June 24th, 2024

Federal Court rejects bid to review not renewing licences of B.C. fish farms

By The Canadian Press on June 8, 2024.

An Atlantic salmon is shown at a fish farm near Campbell River, B.C. Wednesday, Oct. 31, 2018. THE CANADIAN PRESS /Jonathan Hayward

VANCOUVER – A federal Court has rejected a bid by two First Nations and salmon farm operators to review Ottawa’s decision to not renew licences for 15 open-net Atlantic salmon farms in the waters off British Columbia.

The written ruling from Judge Paul Favel says former fisheries minister Joyce Murray’s February 2023 decision not to renew the licences for farms around B.C.’s Discovery Islands met the “requirement of the duty to consult” and “did not breach the operators’ rights of procedural fairness.”

Favel also says the federal decision, which cited the uncertain risks posed by fish farms to wild salmon, was “reasonable.”

The application for judicial review into the decision not to renew licences was launched by the Wei Wai Kum and We Wai Kai nations in the areas of Quadra Island and Campbell, some 200 kilometres northwest of Vancouver, as well as salmon farm operators including Grieg Seafood.

Court documents say the First Nations made the application with concerns about the federal minister’s duty to consult, while salmon farm operators applied to review procedural fairness in Murray’s decision.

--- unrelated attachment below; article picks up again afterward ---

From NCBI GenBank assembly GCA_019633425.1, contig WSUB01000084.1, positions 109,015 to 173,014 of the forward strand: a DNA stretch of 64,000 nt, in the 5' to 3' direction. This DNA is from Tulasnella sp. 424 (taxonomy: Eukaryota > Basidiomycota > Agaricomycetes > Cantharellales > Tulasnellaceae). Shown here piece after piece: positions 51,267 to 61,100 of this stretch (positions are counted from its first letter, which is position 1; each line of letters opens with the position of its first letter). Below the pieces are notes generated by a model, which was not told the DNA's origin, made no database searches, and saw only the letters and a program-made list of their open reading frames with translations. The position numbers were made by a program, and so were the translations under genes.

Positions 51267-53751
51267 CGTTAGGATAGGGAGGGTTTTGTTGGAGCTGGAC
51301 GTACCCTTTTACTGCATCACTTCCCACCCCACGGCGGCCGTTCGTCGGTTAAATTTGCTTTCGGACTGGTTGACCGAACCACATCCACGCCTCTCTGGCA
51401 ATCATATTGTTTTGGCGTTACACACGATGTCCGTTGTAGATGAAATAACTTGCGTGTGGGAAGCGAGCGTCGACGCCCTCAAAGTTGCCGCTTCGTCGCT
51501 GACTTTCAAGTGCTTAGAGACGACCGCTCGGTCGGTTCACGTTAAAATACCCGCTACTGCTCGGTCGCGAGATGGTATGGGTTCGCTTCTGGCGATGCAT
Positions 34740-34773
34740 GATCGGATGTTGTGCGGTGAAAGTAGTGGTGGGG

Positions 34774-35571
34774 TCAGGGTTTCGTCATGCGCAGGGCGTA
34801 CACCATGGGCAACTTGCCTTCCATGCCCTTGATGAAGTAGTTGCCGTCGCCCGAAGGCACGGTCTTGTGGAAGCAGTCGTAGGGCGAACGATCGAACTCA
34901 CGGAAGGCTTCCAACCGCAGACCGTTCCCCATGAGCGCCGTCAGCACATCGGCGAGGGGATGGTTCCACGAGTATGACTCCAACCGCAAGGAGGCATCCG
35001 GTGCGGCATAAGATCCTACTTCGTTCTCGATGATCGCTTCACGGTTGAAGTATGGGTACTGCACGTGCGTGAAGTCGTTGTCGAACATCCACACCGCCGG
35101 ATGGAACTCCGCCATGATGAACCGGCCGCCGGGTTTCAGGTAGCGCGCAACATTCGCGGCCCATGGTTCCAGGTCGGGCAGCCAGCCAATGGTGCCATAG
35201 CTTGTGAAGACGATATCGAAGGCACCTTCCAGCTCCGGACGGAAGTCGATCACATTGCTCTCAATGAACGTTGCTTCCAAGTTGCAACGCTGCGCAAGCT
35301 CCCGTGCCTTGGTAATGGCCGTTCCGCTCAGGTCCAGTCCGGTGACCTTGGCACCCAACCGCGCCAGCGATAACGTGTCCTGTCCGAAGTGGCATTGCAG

In a written statement, open-net fish farming opponent group Wild First says the Federal Court decision is a “vindication” for Murray’s move after “extensive consultation with the industry, First Nations and civil society.”

“She took the trouble to learn about the science that her department officials have been suppressing or ignoring and made the right call,” said Wild First campaign chairman Tony Allard. “We are indebted to her for taking decisive action to protect wild salmon.”

Murray’s mandate letter from Prime Minister Justin Trudeau tasked her with developing the plan to shift from open-net salmon farming in B.C. by 2025, and the message was repeated in a similar letter for current Fisheries Minister Diane Lebouthillier.

Neither the fisheries Department nor the minister have yet released final transition plans for 79 B.C. salmon farms.

The B.C. Salmon Farmers Association said an analysis showed the province could lose more than 4,700 jobs and up to $1.2 billion in economic activity annually if the licences are not renewed.

This report by The Canadian Press was first published June 8, 2024.

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